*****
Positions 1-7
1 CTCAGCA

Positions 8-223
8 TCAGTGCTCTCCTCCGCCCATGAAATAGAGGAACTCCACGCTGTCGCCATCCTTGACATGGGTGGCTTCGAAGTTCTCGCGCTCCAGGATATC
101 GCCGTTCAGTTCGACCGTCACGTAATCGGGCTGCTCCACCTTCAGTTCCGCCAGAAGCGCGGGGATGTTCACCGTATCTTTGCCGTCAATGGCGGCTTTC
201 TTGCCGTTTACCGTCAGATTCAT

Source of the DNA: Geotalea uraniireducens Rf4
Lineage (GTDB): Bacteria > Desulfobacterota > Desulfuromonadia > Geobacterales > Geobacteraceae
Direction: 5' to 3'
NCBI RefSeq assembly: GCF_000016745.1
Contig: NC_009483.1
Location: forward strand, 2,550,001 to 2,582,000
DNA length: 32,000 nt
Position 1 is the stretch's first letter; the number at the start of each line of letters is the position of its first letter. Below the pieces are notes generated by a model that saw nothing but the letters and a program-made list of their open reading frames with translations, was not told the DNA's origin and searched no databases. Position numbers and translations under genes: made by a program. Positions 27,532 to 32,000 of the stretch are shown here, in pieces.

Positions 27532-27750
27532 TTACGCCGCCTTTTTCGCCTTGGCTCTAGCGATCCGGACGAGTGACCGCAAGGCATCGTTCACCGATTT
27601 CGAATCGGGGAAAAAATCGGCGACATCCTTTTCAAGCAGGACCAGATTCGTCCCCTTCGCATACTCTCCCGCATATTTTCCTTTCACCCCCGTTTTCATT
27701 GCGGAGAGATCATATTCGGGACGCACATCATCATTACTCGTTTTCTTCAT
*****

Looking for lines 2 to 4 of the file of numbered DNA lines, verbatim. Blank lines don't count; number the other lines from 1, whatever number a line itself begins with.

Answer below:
1 CTCAGCA

Positions 8-223
8 TCAGTGCTCTCCTCCGCCCATGAAATAGAGGAACTCCACGCTGTCGCCATCCTTGACATGGGTGGCTTCGAAGTTCTCGCGCTCCAGGATATC